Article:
Everywhere, because the entire Mass is animated by Scripture. Almost all of the prayers and texts have a scriptural background and the entire rite is developed as a fruit of Christ's command to continue his actions.
Nowhere, in the sense that we will not find explicit commands to say, "Sing the Sanctus after the preface." Rather, the ritual has developed over time as a response to the scriptural exhortation to pray, to repeat the sacrifice, etc.
In this case even a Protestant would have to accept that the details of his worship (songs, psalms and long sermons, etc.) are found in the Bible only in very general terms.
I quietly slipped into the basement chapel down at Marquette, Gesu. They were having a noon Mass and I had never gone to Mass before. I slipped in. I sat down in the back pew. I didn't kneel. I didn't genuflect, I wouldn't stand. I was an observer; I was there to watch. But I was surprised when 40, 50, 60, 80, or 100 ordinary folk just walked in off the street for midday Mass, ordinary folk who just came in, genuflected, knelt and prayed. Then a bell rang and they all stood up and Mass began. I had never seen it before.From the Scott Hahn conversion story
The Liturgy of the Word was so rich, not only the Scripture readings. They read more Scripture, I thought, in a weekday Mass than we read in a Sunday service. But their prayers were soaked with Biblical language and phrases from Isaiah and Ezekiel. I sat there saying, "Man, stop the show, let me explain your prayers. That's Zechariah; that's Ezekiel. Wow! It's like the Bible coming to life and dancing out on the center stage and saying, "This is where I belong."
Then the Liturgy of the Eucharist began. I watched and listened as the priest pronounced the words of consecration and elevated the host. And I confess, the last drop of doubt drained away at that moment. I looked and said, "My Lord and my God." As the people began going forward to receive communion, I literally began to drool, "Lord, I want you. I want communion more fully with you. You've come into my heart. You're my personal Savior and Lord, but now I think You want to come onto my tongue and into my stomach, and into my body as well as my soul until this communion is complete."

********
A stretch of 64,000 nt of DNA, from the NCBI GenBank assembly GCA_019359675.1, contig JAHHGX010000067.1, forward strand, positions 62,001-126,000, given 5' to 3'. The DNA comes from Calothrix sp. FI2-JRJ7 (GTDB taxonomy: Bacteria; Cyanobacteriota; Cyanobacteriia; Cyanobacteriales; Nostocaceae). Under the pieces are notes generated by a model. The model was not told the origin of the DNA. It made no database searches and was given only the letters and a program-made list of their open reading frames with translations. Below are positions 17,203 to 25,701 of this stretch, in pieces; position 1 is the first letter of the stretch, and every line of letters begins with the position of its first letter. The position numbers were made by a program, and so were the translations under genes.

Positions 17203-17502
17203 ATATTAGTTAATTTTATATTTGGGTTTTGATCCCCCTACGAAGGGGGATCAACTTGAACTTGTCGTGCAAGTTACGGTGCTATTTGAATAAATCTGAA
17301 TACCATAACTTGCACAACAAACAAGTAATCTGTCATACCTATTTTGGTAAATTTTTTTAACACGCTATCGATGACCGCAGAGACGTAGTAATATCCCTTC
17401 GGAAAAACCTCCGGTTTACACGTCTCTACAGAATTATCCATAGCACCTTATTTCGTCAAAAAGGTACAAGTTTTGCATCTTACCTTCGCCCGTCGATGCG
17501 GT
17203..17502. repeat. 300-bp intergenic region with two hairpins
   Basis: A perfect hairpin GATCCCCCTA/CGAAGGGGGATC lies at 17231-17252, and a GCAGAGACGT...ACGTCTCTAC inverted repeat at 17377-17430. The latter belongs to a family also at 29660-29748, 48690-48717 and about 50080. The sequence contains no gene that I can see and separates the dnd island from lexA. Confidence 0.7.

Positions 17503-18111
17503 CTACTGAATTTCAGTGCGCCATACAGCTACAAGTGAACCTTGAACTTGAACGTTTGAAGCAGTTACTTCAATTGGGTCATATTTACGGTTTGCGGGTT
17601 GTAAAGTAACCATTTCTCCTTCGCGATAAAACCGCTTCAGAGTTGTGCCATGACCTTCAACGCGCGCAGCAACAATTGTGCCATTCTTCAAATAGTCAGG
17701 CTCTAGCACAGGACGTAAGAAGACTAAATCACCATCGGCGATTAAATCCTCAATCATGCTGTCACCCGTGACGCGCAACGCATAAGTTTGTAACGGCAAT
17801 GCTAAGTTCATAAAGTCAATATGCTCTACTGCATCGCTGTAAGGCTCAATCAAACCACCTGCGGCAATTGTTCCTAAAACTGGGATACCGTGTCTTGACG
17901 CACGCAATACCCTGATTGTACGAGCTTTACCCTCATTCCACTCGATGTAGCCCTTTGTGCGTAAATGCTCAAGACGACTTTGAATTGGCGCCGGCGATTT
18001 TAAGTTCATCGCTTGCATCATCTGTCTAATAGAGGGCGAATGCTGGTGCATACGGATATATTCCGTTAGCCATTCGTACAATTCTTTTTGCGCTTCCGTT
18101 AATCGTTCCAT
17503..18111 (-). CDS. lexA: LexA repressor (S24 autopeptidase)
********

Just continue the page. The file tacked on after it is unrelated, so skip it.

And as soon as it began, it was over. People stuck around for a minute or two for thanksgiving and then left. And eventually, I just walked out and wondered, what have I done? But the next day I was back, and the next, and the next...
The bread and wine used by Jesus did not turn into His body and blood .. it remained bread and wine.
oh ye of little faith! How are you with the whole resurrection thing? Is that foolish too?
That was an interesting non-answer - contradicts himself in one sentence.
Is there no difference between time and eternity? Then the phrase "begotten, not made" has no meaning for you either, and we are left with the doctrine of Arius.
Explain something then...
1Co 15:50 Now this I say, brethren, that flesh and blood cannot inherit the kingdom of God; neither doth corruption inherit incorruption.
Since the 'risen' Jesus has no blood, what is it that you are turning your wine into???
I need faith to believe in something extra scriptural?
Jesus raised Himself, of course ... and on the evening of the passover .. the bread and wine remained bread and wine ... He said to do this in remembrance of His death ...where is Christmas then?
I'll see your out of context and raise an oblique.
43"Stop grumbling among yourselves," Jesus answered. 44"No one can come to me unless the Father who sent me draws him, and I will raise him up at the last day. 45It is written in the Prophets: 'They will all be taught by God.'[d] Everyone who listens to the Father and learns from him comes to me. 46No one has seen the Father except the one who is from God; only he has seen the Father. 47I tell you the truth, he who believes has everlasting life. 48I am the bread of life. 49Your forefathers ate the manna in the desert, yet they died. 50But here is the bread that comes down from heaven, which a man may eat and not die. 51I am the living bread that came down from heaven. If anyone eats of this bread, he will live forever. This bread is my flesh, which I will give for the life of the world."